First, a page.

The book by Princess Aswathi Thirunal Gouri Lakshmi Bayi makes a great contribution to the increasing literature on the legendary Maharaja of Travancore, whom Mahatma Gandhi called the ‘Mahatma’.

Princess Aswathi Thirunal Gouri Lakshmi Bayi already enjoys a formidable reputation as the chronicler par excellence of Travancore royalty and its deity, SreePadmanabha Swamy. The latter is also the presiding deity of Thiruvananthapuram, named after the giant snake, Anantha, under whose hood he reclines majestically, keeping an eye on the whole of Travancore. The narrative is on the deity himself, who she regards as the protector of the whole kingdom, the mother of the Maharaja, the Junior Rani and her “Ponnammavan”, her maternal uncle, the last King of Travancore, Sree Chithira Thirunal, the embodiment of all virtues, the living God till a few years ago. The mood of her earlier writings about them in most of her twelve books of poetry and prose, is one of awe, absolute devotion and abiding faith. They overflow with devotion, empathy and gratitude. There are no villains in them, no malice, not an iota of ill will.

Sree Chithira Thirunal.

Her latest work, her magnum opus, History Liberated, The Sree Chithira Saga(Konark, 470 pages, Rs2500) the first edition of which has already been sold out before publication, is in the nature of setting the record straight as she is distraught by some writings, particularly by one from the family and another by a young researcher and writer. The mood is one of righteous indignation. Instead of answering specific charges or questions, she has chosen to write an authentic biography of her uncle and her grandmother in great detail. She lays bare the interrelationships in the family to absolve them of any responsibility for the unpleasant events of the period. Her basic assertion is that her uncle, the Maharaja and his mother the Junior Rani, were the victims of the machinations of the closest members of their family, some advisers, some British officials and teachers and the functionaries at different levels within the palace.
Two young girls got adopted to the Travancore royal family as there was no one in the family eligible to give birth to an heir to the throne. They grew up in the palace and married their chosen consorts before they became teenagers. The crucial question was whether one of the princesses would have a baby boy to become the heir to the throne of Travancore. Should there be no male issue to either of the two princesses, then, after Sree Moolam Thirunal’s time, the senior Princess would ascend the throne. This situation was a sure recipe for disaster for personal relationships. Gods, astrologers and black magicians came into play in an explosive situation of suspicion, rivalry and bitterness.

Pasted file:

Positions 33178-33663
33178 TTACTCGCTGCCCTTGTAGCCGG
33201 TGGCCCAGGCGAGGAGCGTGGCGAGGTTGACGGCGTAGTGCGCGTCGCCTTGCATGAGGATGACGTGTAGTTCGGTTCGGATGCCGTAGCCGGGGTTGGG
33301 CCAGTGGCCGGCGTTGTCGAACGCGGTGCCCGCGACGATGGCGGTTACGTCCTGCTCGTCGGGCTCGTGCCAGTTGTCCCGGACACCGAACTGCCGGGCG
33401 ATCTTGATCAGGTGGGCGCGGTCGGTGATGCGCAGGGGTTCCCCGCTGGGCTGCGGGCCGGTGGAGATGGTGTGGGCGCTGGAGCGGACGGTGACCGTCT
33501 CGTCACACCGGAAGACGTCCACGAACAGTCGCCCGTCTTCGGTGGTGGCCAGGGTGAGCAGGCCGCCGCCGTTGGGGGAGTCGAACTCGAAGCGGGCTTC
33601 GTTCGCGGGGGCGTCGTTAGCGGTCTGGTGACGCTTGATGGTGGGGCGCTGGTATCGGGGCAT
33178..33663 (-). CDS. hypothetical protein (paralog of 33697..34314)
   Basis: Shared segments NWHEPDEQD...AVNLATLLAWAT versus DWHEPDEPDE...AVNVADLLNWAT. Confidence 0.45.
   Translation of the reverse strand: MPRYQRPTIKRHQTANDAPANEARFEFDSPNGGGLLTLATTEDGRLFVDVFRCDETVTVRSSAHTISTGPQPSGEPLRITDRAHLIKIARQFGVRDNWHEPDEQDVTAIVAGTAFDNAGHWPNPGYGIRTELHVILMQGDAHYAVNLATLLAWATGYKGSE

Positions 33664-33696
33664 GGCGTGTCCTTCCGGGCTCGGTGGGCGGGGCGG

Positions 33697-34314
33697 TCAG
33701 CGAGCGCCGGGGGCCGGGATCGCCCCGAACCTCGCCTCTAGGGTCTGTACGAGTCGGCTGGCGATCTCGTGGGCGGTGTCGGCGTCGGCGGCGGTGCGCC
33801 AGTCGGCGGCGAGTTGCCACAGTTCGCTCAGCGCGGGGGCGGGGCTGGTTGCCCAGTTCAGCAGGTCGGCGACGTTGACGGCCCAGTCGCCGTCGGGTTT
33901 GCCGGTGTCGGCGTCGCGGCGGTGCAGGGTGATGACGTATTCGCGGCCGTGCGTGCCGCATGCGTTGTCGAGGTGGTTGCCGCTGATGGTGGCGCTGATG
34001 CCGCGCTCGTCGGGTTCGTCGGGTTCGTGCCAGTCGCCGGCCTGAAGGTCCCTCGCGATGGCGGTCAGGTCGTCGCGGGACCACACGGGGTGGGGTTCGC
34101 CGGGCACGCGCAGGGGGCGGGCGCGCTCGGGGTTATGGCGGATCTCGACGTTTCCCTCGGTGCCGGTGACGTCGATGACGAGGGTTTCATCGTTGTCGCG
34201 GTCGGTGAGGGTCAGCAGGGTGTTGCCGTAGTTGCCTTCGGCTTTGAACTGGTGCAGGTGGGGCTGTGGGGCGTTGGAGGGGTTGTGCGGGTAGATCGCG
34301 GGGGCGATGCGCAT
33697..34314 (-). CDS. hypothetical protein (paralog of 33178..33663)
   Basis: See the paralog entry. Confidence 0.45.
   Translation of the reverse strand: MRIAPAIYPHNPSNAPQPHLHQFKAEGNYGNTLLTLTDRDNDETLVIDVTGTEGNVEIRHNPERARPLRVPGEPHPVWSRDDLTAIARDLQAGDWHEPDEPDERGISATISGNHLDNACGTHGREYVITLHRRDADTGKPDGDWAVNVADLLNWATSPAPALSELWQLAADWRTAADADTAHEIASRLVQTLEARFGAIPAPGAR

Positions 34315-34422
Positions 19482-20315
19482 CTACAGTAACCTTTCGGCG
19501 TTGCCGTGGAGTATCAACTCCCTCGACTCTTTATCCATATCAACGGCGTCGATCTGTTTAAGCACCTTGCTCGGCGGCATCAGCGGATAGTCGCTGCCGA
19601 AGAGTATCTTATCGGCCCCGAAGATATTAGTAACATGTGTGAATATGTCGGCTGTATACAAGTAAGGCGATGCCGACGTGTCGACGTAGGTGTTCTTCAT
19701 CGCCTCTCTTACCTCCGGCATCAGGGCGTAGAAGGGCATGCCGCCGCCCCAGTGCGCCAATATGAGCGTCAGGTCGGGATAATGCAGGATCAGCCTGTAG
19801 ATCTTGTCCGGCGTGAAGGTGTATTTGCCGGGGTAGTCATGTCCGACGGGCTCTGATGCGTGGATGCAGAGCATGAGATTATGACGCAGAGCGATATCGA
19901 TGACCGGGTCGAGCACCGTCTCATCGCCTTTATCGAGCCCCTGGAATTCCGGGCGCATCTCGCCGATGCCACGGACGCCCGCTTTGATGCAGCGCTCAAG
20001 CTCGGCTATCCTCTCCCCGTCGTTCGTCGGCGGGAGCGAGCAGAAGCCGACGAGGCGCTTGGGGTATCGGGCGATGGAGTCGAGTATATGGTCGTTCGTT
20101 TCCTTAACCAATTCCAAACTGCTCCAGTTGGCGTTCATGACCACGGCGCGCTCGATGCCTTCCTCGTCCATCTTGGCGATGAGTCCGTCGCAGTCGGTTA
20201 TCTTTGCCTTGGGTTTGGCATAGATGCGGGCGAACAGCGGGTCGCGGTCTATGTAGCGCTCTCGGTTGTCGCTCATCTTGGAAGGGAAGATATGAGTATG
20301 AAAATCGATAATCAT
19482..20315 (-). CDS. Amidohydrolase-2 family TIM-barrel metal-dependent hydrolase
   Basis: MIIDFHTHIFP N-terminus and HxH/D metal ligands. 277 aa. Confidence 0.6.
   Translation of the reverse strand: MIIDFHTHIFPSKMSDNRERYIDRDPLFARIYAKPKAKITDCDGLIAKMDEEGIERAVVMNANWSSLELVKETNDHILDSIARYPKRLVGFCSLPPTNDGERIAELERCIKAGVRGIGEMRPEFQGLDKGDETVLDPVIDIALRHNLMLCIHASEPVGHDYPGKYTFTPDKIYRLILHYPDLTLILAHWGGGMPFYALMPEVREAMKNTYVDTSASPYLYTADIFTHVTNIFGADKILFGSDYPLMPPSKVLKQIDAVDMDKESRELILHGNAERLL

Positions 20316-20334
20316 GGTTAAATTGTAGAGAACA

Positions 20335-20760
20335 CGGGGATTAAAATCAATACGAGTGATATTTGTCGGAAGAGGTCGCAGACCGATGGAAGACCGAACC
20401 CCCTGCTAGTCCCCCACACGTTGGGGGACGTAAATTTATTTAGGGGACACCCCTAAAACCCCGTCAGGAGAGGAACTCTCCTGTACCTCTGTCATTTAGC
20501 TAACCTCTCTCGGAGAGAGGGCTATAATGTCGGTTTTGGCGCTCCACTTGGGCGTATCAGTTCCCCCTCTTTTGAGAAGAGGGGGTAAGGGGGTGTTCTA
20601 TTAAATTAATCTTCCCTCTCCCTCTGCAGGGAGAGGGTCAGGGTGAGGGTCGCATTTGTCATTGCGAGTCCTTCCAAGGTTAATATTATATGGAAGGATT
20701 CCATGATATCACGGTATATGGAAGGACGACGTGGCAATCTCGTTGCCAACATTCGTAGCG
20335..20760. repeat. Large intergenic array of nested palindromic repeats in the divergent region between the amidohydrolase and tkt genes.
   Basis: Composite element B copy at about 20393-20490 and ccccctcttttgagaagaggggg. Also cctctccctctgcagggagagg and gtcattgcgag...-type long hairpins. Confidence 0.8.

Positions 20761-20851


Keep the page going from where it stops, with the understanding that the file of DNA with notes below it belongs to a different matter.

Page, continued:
As it happened, the elder princess gave birth to two girls and the younger one to two boys and a girl, which created a situation in which Sree Chithira Thirunal became the heir, but it was not clear whether the then Maharaja would survive till the little prince attained maturity. As it happened, the Maharaja passed away when the prince was 11 years old and the Regency fell on the elder princess, who became the Senior Maharani and the younger princess, mother of the future king the Junior Maharani. Then started what the author calls the “untold story” of the sufferings of the Junior Maharani.

The author of the book, Aswathi Thirunal Gouri Lakshmi Bayi.

The “untold story” is nothing short of sensational. Apart from narrating the agony of her grandmother in great detail in response to the version of the events in Senior Rani’s granddaughter Lakshmi Raghunandan’s book At the Turn of the Tide and the adulation of the regent in Manu Pillai’s book The Ivory Throne, the author has provided a list of the indignities heaped on the Junior Rani, which include assassination attempts, charges of black magic, attempted child sacrifice, total alienation from immediate family, presence of staff of proven disloyalty, whose presence spelt danger, spying by a tutor of the young prince, facing a hostile administration in Delhi and isolation and extreme insecurity. The consort of the Senior Rani played a crucial role in the humiliation of the Junior Rani. Any weaker person would have wilted in the circumstances, but she stood her ground even on the matter of attempts made by the regent’s people to delay the assumption of power by the Maharaja under different pretexts. It was after she sought the Viceroy’s intervention with the help of Sir C.P. that the date of the transfer of power was settled.